Waters & words

Breaking with convention: GTFITW

For many years now, there have been a great many advocates of the upstream nymph.

No one has dictated that you should fish that way, but there have been the odd derogatory remarks about the downstream boys.

“I’d sooner be sitting on my arse plunking for Bass, than turn around and fling my fly down this here river!” said the old codger in Robert Traver’s story.

The thing is that I think we have all become a bit brainwashed by this distinction between the upstream, and the downstream technique. Furthermore, a great deal is written about how to fish without drag. Now let us pause a minute and contemplate the downstream technique that has caught so many millions of trout over the years.

By definition, fishing downstream means dragging the fly. Sure if you put some extra line on the water as you cast across the stream, you will get a very short drift without drag, but for the rest, as your fly swings down in the current, you are deliberately dragging the fly. And you catch fish.

But for most of us, the pursuit of the much publicised “drag free drift”, has left us limiting ourselves to nothing but the upstream technique.

Now I have a different take on my river fishing. Perhaps it’s the overgrown banks I encounter, but my technique is called “GTFITW” (Get the fly in the water).

GTFITW acknowledges that the upstream cast, with minimal drag, is the starting point. The default perhaps. But for all the times when you are not catching fish that way; for the times when the blasted tree and the rock, and the angry bull won’t let you reach the prime lie from below: it says GTFITW . GTFITW any damn way you can!

Lie on your stomach and dangle it from the top of the cliff. Fish downstream. Drop it in at the head of the pool and feed out line. Cast across and then walk downstream with the current to get it where you want it. Anything goes!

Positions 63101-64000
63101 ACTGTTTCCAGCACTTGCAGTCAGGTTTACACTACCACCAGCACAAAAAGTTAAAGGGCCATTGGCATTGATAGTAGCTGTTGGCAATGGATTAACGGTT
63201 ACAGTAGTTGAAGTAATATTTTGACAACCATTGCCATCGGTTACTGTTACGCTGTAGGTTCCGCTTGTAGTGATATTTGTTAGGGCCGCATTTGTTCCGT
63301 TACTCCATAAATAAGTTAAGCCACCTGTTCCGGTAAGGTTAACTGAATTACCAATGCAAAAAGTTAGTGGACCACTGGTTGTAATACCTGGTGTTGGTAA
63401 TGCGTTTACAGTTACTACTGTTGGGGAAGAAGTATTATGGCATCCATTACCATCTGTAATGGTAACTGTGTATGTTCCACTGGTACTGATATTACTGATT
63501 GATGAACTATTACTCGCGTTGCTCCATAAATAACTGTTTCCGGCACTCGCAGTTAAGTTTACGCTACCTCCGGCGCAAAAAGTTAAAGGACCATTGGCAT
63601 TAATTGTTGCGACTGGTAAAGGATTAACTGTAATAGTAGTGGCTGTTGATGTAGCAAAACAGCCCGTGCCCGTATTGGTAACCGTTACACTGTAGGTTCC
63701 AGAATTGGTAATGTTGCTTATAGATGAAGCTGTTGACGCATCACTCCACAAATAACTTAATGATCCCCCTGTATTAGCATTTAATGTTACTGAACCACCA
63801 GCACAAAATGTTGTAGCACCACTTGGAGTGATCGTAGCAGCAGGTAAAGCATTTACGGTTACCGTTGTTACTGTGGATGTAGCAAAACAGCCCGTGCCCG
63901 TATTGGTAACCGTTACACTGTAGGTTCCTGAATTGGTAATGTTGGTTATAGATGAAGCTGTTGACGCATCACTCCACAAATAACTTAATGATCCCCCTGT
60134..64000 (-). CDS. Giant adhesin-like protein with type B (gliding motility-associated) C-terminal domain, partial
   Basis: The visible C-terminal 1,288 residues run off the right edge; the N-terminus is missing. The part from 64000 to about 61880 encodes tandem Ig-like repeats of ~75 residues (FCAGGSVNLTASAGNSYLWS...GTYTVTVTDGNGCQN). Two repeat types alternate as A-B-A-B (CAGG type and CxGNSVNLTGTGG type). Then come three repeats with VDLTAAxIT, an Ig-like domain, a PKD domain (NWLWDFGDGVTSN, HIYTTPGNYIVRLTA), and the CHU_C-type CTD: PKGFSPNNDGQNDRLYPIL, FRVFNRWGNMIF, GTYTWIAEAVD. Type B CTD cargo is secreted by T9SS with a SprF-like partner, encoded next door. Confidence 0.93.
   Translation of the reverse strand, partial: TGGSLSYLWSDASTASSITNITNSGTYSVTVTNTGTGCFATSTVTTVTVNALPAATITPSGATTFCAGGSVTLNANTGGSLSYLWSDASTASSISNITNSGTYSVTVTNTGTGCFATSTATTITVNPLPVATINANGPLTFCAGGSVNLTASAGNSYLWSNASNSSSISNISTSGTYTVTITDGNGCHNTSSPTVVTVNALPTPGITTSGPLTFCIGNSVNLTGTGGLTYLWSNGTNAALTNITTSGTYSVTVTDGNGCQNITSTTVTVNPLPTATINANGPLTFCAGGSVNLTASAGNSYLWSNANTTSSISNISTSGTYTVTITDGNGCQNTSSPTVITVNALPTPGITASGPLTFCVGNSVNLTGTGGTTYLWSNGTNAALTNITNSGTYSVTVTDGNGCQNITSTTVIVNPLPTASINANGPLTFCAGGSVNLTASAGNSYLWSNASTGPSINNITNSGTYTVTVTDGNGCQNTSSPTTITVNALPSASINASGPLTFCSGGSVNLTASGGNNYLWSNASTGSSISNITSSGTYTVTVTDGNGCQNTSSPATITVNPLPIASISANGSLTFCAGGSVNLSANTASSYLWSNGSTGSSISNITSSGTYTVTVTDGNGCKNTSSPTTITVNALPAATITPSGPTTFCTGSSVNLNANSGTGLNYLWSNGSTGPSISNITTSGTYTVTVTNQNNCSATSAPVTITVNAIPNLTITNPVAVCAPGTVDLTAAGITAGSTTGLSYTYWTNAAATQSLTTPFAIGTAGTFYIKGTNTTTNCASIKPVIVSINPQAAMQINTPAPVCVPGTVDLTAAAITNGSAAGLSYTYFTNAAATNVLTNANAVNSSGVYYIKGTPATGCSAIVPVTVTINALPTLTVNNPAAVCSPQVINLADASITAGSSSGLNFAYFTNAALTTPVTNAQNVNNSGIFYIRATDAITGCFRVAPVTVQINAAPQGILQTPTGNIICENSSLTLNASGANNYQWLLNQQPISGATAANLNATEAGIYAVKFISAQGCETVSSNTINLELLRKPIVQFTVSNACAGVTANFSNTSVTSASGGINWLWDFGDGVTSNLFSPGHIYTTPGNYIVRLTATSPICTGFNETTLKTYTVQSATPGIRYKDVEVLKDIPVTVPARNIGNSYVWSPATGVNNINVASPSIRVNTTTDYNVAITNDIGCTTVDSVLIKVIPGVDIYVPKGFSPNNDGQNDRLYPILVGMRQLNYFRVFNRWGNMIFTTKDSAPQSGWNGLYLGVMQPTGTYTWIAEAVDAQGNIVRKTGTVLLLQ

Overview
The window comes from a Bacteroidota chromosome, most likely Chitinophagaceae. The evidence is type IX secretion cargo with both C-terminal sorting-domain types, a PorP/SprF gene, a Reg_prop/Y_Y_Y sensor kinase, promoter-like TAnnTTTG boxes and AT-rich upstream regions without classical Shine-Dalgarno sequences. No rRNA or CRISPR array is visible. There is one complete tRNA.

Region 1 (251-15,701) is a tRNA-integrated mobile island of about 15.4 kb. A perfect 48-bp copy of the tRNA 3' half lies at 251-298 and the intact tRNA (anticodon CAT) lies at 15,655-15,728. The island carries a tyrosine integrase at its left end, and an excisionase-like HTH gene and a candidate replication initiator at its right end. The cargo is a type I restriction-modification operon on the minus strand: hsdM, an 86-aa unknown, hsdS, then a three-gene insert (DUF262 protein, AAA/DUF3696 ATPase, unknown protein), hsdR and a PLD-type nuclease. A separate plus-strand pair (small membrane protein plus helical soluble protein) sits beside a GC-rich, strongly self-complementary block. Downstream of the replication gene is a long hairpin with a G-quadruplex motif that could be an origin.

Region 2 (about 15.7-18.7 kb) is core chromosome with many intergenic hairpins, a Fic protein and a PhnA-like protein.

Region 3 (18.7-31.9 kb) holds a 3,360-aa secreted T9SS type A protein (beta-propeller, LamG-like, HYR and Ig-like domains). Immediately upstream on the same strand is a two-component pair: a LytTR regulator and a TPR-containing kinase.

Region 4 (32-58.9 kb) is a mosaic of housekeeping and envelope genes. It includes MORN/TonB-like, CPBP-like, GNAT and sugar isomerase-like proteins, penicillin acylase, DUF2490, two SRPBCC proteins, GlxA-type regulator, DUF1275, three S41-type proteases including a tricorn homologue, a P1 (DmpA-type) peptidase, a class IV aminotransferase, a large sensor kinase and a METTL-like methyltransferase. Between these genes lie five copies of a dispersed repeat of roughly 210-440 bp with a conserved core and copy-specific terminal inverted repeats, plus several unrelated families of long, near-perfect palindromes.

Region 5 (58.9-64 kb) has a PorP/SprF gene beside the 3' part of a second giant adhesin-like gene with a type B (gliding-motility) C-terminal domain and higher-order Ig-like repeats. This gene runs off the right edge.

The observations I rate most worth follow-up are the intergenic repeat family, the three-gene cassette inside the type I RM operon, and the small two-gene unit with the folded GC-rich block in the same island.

I remember on my first trip to the Rhodes area, I was casting up a long pool from the rapids at the tail, and catching a whole lot of tiddlers, one after the other. Then I noticed a fish rising halfway up this long deep pool. It was rising right under a bush on the bank. It looked like a better fish, but it was much too far away to cast to. The pool had a “dog’s leg” in it, so had I fished downstream, I would not have been able to see the fly, and in any case, the bush was in the way. From the opposite bank it would also have to be a long and accurate cast. I didn’t like the odds. So what now?

Well, I crept up the side of the pool, in amongst a stand of ten foot reeds to where the fish was rising. Then I walked slowly forward. Really slowly. I didn’t crouch down. I just moved with stealth! When I was a foot from the bush, I looked into the water and waited. After a few minutes the fish moved, and I spotted him.

I waited a while longer, before I took my fly off the keeper. Then I lifted the rod out of the reeds in front of me, the fly dangling in the air. Once it was out there I slowly lowered it down. There was no fly line out, only the leader. I let it down into the water very slowly, and using the rod, I jiggled it in front of his nose. Very unconventional. The fly was vertical, it was dragging, and it was rising and falling inexplicably.

He took it!

I actually lost that fish, but it was one of the best losses I have ever suffered. Had I not ventured to break some unwritten rules, I would have been the poorer.

And that I think, is what GTFITW is all about.

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